Given a function $f:\mathbb{R}^d\to \mathbb{R}$, suppose we want to find the minimum of $f$. The gradient descent method finds $x$ that attains the minimum by iterating the following formula:

$x_{n+1} = x_n - \eta \nabla f(x_n) \tag*{}$

where $\eta$ is a constant called the learning rate.

Recently, I was introduced to the method of finding the optimal learning rate in the gradient descent, which is shown as follows.

For simplicity, let $g =\nabla f(x_n)$. By applying the Taylor series approximation centered at $-\eta g$, we have the following:

$f(x_{n+1}) = f(x_n -\eta g) \sim f(x_n) +(-\eta g)^T g + \frac{1}{2}(-\eta g)^T H (-\eta g)$

$ =f(x_n) -\eta g^T g + \frac{1}{2}\eta^2 g^T H g $

where $H = (\frac{\partial f}{\partial x_i \partial x_j})$ is the Hessian matrix.

We want to minimize $f(x_{n+1})-f(x_n)$ so that the gradient descent step is optimal. This means we want to minimize the quadratic function $-\eta g^T g + \frac{1}{2}\eta^2 g^T H g $, and by the basic algebra, we have the optimal learning rate $\eta = \frac{g^T g}{g^T H g}$.

After learning this, I was introduced to Newton's method, which optimizes $f$ by iterating the following:

$x_{n+1} = x_n - H^{-1} g \tag*{}$

When I saw this formula, I was like, hmm, wait a minute, it looks like it has something to do with the optimal learning rate.

Indeed, if we substitute $\eta= \frac{g^T g}{g^T H g}$, by shady mathematics, we have the following:

$x_{n+1}=x_n - \frac{g^T g}{g^T H g} g = x_n - \frac{g^T g}{g^T H} = x_n - \frac{g}{H} = x_n - H^{-1}g \tag*{}$

(I know this is very informal, but bear with me)

So the question is as follows:

(1) Is gradient descent with the optimal learning rate equivalent to Newton's method?

(2) If the answer to (1) is yes, Is there a way to make the above informal argument more rigorous?

  • 1
    $\begingroup$ No to the first. The gradient direction is different (in general) to the Newton direction. The Newton method solves (positive definite) quadratic costs in one step, the gradient method typically will converge, but not in a finite number of steps. $\endgroup$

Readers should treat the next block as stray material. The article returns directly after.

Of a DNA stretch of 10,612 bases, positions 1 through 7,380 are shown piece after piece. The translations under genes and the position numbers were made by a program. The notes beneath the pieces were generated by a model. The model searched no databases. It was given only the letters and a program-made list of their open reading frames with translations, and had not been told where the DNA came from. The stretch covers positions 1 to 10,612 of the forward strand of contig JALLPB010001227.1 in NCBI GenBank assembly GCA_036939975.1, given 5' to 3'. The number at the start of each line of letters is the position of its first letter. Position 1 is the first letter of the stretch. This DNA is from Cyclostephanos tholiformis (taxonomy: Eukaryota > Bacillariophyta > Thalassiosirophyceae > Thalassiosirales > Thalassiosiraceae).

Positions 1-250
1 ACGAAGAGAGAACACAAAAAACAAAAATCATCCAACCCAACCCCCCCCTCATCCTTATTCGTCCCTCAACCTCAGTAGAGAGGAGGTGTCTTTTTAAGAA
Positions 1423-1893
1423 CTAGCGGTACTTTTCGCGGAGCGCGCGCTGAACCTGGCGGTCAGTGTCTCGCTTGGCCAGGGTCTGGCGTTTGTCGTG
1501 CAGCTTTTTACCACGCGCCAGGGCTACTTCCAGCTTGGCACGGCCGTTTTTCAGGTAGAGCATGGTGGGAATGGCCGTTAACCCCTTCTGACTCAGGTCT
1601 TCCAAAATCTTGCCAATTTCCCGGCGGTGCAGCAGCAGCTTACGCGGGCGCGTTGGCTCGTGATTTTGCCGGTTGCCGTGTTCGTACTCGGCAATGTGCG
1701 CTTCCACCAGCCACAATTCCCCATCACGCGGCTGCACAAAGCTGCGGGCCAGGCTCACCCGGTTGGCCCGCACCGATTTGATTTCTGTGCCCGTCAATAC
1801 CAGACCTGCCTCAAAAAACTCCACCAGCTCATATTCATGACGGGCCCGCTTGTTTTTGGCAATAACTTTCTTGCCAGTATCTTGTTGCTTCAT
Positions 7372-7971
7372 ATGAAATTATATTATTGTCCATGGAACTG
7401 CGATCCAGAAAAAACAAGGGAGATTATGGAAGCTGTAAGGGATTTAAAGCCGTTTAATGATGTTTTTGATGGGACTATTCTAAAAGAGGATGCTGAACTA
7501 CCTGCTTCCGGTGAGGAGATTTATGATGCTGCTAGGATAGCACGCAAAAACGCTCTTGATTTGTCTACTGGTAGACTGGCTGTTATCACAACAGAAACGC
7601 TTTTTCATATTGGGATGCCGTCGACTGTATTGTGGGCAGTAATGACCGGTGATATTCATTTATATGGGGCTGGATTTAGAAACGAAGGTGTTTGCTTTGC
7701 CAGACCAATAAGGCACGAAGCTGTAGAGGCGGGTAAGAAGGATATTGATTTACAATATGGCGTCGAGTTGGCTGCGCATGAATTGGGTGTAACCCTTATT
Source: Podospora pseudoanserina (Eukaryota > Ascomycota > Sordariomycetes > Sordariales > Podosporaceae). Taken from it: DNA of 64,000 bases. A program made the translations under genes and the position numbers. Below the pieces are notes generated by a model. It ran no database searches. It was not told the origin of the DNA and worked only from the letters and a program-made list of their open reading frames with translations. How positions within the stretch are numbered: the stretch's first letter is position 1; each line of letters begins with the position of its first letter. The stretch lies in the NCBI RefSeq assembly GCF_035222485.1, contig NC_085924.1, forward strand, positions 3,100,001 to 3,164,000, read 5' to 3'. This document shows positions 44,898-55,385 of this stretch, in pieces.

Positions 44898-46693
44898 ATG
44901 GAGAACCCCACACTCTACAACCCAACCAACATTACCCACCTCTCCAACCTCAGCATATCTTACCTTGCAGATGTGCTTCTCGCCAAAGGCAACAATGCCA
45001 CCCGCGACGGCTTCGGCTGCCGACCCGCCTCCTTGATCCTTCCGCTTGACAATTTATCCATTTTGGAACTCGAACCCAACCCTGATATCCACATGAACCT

– copper.hat
    Jan 18 at 22:05
  • 1
    $\begingroup$ They are not the same. Consider minimizing $x^2+1000000000 y^2$ starting at point $1,1$. Newton direction is $-1,-1$, while gradient direction is essentially $0,-1$. Newton corrects the tendency of gradient descent to oscillate, but the cost of this correction is the cost of inverting $d\times d$ matrix $\endgroup$ Jan 18 at 22:22

1 Answer 1


In one dimension, your shady mathematics is legitimate, and the two are the same. In higher dimensions, they are indeed different.

The connection between the two is that they both are the result of choosing $x_{n+1}=x_n+\delta$ such that in the Taylor series

$$f(x_n+\delta)=f(x_n)+\underbrace{\delta^T\nabla f(x_n)+\delta^THf(x_n)\delta}_{=0}+...$$

the underlined terms vanish, and therefore

$$\delta^T\nabla f(x_n)+\delta^THf(x_n)\delta=0$$

for both methods.

However, in the case of gradient descent, we choose this with the constraint that $\delta$ must also be proportional to the gradient, i.e. choosing the direction of $\delta$ and $\nabla f(x_n)$ to be the same $\delta=-\eta\nabla f(x_n)$. For Newton's method, instead of requiring the perturbation $\delta$ to follow the gradient, we require the stronger condition that

$$\varepsilon^T\nabla f(x_n)+\varepsilon^THf(x_n)\delta=0$$

for any vector $\varepsilon$.


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